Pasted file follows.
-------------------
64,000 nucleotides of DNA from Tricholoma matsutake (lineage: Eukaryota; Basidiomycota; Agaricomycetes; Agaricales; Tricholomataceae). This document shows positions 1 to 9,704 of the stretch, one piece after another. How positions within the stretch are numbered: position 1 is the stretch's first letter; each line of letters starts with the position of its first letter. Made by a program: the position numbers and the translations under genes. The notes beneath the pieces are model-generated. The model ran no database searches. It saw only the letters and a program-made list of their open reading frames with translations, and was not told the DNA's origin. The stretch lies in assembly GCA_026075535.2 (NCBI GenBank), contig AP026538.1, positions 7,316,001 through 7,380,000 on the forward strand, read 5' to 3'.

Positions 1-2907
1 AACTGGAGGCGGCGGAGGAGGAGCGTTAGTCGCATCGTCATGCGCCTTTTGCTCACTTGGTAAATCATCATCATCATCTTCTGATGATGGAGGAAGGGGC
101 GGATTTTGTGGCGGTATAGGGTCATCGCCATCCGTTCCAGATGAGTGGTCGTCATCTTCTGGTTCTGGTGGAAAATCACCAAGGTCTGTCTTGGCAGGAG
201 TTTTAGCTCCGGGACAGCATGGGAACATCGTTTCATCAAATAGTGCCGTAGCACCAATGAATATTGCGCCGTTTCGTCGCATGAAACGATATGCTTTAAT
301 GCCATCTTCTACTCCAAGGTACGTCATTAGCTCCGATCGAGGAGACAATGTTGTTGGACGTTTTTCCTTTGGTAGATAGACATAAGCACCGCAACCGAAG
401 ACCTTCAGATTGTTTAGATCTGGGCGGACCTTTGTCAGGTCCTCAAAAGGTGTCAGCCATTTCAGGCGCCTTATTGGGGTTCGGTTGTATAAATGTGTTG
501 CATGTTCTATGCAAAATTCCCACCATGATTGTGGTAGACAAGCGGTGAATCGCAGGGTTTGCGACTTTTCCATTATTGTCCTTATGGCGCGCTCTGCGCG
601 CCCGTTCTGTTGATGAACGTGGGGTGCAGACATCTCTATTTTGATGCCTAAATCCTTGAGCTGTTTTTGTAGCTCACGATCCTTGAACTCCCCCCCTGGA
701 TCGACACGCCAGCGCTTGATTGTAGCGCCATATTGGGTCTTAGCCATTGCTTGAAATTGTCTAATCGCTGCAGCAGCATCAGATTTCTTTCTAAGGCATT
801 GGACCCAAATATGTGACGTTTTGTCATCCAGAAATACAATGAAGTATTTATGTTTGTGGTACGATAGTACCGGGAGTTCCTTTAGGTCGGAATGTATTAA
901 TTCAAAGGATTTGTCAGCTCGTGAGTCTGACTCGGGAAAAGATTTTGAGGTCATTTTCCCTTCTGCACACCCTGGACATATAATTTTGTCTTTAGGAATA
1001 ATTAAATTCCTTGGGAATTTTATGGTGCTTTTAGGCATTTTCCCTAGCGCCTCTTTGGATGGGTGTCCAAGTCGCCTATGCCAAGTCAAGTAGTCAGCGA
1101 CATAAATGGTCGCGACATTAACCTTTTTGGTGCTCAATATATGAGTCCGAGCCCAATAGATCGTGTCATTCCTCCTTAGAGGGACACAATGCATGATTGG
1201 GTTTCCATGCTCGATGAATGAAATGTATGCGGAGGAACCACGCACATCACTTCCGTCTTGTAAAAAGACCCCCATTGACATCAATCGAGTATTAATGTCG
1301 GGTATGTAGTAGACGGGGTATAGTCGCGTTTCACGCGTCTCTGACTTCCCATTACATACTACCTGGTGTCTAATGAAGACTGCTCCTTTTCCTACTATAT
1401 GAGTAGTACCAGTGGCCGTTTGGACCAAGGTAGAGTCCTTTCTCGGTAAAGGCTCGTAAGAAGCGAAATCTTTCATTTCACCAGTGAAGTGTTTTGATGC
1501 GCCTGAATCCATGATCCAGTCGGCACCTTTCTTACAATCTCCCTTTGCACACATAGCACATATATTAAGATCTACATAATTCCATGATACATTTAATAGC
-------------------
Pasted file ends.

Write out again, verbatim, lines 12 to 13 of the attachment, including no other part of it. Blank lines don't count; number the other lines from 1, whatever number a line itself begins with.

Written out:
901 TTCAAAGGATTTGTCAGCTCGTGAGTCTGACTCGGGAAAAGATTTTGAGGTCATTTTCCCTTCTGCACACCCTGGACATATAATTTTGTCTTTAGGAATA
1001 ATTAAATTCCTTGGGAATTTTATGGTGCTTTTAGGCATTTTCCCTAGCGCCTCTTTGGATGGGTGTCCAAGTCGCCTATGCCAAGTCAAGTAGTCAGCGA